NYX was the goddess of the night, one of the ancient Protogenoi (first-born elemental gods).
Some of the more famous myths featuring the goddess include:
- Nyx & The Birth Of The Cosmos;
- Nyx's birth of the Daimones & Gods;
- Nyx and the birth of magic
In Greek mythology, Nyx is the personification of darkness. In particular night. Nyx was born directly from the void of Chaos, and was the one of the first Protogenoi. She was married to Erebus (Primordial God of Depth) who is also her brother and had many children with him. She is an incredibly powerful divine being, as she was a Protogenoi, and has four siblings: Gaia, Phusis, Erebus, and Tartarus.
A myth that supports her power is when Hypnos, the minor god of sleep and her son, fled Zeus because he put him to sleep on Hera's orders, so she could give great misfortune onto Hercules. Zeus found out about his involvement and chased him. Hypnos fled to his mother Nyx whom Zeus obviously feared as he held his anger at bay, not wishing to offend Nyx. Another myth is that Nyx's daughter, Hemera (day) left Tartarus when Nyx entered it, creating night and day.
According to some Greek articles Chaos did not exist and Nyx, in fact, was the first divine Entity, promoting her power and importance even more. Her son Moros (Doom) is mysterious as well, and is believed to be omniscient, omnipresent, and omnipotent, as he drives all things to their ends. One example is that Zeus cannot defeat her, another being that the Moirae (Fates) serve him.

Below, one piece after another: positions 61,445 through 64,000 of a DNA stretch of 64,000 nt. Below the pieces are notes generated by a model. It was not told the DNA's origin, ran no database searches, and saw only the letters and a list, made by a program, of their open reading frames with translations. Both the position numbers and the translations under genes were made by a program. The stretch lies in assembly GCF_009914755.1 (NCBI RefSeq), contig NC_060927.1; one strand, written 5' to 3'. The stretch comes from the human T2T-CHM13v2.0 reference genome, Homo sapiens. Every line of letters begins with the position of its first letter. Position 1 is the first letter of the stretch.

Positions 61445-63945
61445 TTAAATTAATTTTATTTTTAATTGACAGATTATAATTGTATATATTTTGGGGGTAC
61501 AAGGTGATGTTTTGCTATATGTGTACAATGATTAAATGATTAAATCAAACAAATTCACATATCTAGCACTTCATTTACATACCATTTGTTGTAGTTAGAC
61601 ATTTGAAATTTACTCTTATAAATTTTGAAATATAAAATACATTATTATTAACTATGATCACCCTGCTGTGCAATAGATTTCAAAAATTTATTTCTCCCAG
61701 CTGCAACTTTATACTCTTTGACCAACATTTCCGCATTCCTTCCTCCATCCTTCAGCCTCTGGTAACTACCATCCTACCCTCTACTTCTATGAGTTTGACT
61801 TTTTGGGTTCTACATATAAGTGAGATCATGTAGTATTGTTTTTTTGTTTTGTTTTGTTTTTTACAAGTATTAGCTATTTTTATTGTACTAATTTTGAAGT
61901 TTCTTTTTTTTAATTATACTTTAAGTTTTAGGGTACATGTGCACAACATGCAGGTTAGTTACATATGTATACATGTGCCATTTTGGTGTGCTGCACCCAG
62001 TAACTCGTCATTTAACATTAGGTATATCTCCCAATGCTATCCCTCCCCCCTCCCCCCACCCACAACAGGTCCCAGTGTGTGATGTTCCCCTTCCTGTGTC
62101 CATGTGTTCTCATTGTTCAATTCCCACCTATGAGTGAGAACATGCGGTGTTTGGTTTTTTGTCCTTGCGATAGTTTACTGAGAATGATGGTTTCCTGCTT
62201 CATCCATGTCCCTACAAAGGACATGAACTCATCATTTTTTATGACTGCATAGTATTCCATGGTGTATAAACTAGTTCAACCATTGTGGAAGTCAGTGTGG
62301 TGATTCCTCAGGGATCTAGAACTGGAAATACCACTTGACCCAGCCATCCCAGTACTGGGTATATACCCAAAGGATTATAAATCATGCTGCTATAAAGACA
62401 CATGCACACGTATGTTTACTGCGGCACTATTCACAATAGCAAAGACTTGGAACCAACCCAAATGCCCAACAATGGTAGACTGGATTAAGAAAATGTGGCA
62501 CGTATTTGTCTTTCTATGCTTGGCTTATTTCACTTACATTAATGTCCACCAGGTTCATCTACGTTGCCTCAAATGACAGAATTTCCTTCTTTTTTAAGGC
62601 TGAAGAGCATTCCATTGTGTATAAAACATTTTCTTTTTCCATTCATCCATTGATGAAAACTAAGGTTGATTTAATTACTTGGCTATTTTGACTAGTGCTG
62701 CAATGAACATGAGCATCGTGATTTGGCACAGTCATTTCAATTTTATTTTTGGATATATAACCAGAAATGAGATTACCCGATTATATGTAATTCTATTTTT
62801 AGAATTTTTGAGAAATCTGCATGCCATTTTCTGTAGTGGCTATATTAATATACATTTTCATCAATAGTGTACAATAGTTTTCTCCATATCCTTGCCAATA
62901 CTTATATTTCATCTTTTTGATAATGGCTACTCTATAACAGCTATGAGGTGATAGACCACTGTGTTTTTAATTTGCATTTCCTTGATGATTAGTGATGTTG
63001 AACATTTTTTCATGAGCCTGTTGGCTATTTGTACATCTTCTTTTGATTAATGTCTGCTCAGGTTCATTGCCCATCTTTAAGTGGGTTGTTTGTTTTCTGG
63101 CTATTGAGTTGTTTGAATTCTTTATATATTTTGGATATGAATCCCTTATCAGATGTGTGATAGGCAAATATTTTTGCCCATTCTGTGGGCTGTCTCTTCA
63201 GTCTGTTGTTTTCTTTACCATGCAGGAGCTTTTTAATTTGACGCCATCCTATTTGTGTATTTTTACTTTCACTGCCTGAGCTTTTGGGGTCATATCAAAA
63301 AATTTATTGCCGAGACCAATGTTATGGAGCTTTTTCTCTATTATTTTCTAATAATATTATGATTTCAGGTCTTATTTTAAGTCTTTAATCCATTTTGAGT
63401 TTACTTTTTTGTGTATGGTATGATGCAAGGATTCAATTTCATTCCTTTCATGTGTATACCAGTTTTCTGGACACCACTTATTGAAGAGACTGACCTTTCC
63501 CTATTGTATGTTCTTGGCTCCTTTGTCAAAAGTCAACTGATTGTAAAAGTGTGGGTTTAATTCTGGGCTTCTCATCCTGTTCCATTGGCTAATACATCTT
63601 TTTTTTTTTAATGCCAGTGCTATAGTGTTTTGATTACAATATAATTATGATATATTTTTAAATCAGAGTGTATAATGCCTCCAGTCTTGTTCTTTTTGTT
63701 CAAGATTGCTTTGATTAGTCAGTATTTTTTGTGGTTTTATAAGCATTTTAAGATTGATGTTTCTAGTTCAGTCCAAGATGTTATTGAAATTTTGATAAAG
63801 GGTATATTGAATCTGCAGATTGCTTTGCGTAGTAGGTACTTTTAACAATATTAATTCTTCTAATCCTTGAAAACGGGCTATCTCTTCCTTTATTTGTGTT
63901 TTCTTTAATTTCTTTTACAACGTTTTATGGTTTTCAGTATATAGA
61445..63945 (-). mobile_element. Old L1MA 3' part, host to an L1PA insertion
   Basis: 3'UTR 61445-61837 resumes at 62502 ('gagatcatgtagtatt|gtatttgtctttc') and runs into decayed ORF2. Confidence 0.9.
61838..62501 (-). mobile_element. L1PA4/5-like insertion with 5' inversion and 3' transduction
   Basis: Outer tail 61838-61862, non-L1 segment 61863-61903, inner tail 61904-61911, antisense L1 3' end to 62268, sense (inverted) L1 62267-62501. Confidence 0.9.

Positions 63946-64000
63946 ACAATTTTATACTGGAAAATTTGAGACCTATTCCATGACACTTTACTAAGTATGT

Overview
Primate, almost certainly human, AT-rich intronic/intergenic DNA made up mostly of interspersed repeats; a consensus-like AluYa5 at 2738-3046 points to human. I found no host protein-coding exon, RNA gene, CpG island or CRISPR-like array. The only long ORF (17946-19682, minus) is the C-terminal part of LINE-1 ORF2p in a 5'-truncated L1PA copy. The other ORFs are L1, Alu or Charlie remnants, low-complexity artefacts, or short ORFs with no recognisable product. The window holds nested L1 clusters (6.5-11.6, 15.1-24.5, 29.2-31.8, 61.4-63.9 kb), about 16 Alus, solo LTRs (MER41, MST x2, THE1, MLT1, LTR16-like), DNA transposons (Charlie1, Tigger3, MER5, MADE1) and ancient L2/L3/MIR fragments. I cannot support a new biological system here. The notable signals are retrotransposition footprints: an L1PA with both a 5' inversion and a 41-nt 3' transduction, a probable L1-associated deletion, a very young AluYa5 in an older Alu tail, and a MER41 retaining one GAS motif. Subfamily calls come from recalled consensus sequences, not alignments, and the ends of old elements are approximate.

Nyx is the Greek word for night. This goddess had many cults around Ancient Greece and Rome but she had more cults than Temples. Nyx had many priests who worshiped in her name, all her followers worshiped at night in complete darkness. The Night Mother had two major cults in Antient Greece; these were Megara located in Megaris (Southern Greece) and one in Rome the Capital City of the Roman Empire.
In Roman mythology Nox is the goddess of night and darkness and sometimes associated with witchcraft.
Evey day, Nyx was residing in her home all day long, taking care of her fifteen dark spirited children, among them Hypnos (the sleep) and Thanatos (the death). By the evening, Nyx was leaving her home to set off for her nightly jouney. On her way she met Hemera, the Day, who was returning home from her daily trip and they were greeting each other peacefully. When she flew across the sky bringing darkness she would leave a trail of glitterling stars that would disappear once she would return to her Mansion of Night
She was depicted as riding in a chariot, trailing stars and bringing the night, and accompanied by Her sons Hypnos and Thanatos. She could be helpful or harmful to mankind, bringing either sleep or death. Nyx had prophetic powers, and gave oracles from a cave. She was older and more powerful than Zeus, who deferred to Her wishes.